while i won't go as far as some folks by calling ISO a training camp for sitcom plot writers, they have again seemingly shot somebody's big toe off as a form of comic relief. the folks looking after ISO 3166 (country codes) have decided to re-assign "cs" (formerly czechoslovakia) to serbia and montenegro. ouch. all those folks with .CS in their email or web addresses, printed on business cards, stationary, brochures, etc. can all just take a hike. the ISO 3166 rules call for a wait period of five years (as if everybody using .CS is even aware of that rule, not to even start thinking about cleaning up all the existing data using .CS), the jig is up.
the IAB's not too pleased with this. they want a 200 year wait period before a code is re-used. The irish national body, being more reasonable folks, only want a 100 year wait period. either's fine with me.
and no, just in case you're wondering, the "&" symbol isn't legal, ie "s & m" can't be used for serbia and montenegro.
as you can probably tell from my blog recently, i've been beavering away with ibm's icu4j lib's calendar classes. one very interesting related class is Holidays. it contains data (names, dates, date rules, locales, etc.) and methods (isOn, isBetween, firstAfter, etc.) for, well, holidays. its actually very useful for easily building calendars (holidays are something i noticed that most cf calendar tags, etc. do a swell job failing at). i've got a testbed setup. there's a few bugs yet (double applying timezone offsets & the en_US holidays seem flaky) which will get fixed but what's really missing is holiday for more locales. so i'd like to ask if folks would be kind enough to send me holiday info (names, dates, date rules, etc.) for any of the locales not used in the testbed. it would be great if i could collect holiday info from recognized national sources (gathering that now but any pointers would be most welcome--i'm quite sure i will miss some). you can add the info here as comments or email me paul<at>sustainableGIS.com. this will eventually be built into a CFC & of course distributed for free w/acknowledgements.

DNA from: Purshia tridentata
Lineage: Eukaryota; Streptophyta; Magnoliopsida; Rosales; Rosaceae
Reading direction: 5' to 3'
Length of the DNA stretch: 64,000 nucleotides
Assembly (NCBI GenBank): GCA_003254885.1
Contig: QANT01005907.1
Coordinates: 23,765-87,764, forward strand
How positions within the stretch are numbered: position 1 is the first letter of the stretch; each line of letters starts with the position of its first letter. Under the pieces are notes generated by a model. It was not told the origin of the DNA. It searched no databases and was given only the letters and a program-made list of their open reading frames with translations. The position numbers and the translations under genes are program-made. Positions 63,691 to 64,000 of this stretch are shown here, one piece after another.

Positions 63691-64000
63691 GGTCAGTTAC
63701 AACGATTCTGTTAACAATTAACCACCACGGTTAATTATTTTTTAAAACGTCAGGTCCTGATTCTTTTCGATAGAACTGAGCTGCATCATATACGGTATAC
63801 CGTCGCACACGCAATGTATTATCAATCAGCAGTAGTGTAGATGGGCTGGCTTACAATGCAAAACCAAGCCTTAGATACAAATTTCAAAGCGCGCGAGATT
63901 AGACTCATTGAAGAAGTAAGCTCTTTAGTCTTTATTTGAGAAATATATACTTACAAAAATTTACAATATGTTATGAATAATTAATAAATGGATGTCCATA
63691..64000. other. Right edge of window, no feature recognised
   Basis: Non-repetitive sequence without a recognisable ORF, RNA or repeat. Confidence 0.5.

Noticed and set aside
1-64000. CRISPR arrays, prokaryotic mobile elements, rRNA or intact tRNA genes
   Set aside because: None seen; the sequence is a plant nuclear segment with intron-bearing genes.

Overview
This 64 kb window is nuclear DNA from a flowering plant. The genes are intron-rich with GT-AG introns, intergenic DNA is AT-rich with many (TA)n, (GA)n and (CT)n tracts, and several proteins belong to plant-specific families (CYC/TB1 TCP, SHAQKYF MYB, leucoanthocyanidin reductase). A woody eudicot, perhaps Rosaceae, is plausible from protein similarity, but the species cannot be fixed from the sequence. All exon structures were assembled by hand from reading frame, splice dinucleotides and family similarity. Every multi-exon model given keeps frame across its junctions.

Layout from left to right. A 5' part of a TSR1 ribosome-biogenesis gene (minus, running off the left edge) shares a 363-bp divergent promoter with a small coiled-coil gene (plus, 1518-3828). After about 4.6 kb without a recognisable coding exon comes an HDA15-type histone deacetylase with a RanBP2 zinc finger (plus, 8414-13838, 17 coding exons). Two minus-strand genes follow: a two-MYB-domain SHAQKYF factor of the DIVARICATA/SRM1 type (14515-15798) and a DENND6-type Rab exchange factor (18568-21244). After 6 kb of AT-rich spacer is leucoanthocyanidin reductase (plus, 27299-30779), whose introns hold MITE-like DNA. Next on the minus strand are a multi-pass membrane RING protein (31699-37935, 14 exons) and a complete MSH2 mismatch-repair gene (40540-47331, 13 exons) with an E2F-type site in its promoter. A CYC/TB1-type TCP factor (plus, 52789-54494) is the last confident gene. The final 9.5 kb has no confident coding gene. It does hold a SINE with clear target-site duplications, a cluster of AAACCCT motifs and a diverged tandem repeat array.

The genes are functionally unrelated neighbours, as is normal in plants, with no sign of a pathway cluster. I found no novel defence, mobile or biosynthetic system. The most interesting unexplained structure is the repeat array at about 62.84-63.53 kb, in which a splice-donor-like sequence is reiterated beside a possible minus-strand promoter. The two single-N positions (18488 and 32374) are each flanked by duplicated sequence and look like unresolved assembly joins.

the NY Times has a nice article about unicode and one of it's leading lights, dublin-based michael everson. in that article he raises an interesting point concerning unicode, fundamental human rights. if you can't use computers because OS's don't support your alphabet, i'd agree your rights are being violated. the article further points out, something which i wasn't really aware of, how commercial support for the continued work of the unicode consortium is starting to decline as the major computer markets' languages are encoded. i guess klingon's unicode hopes are really slim and next to none.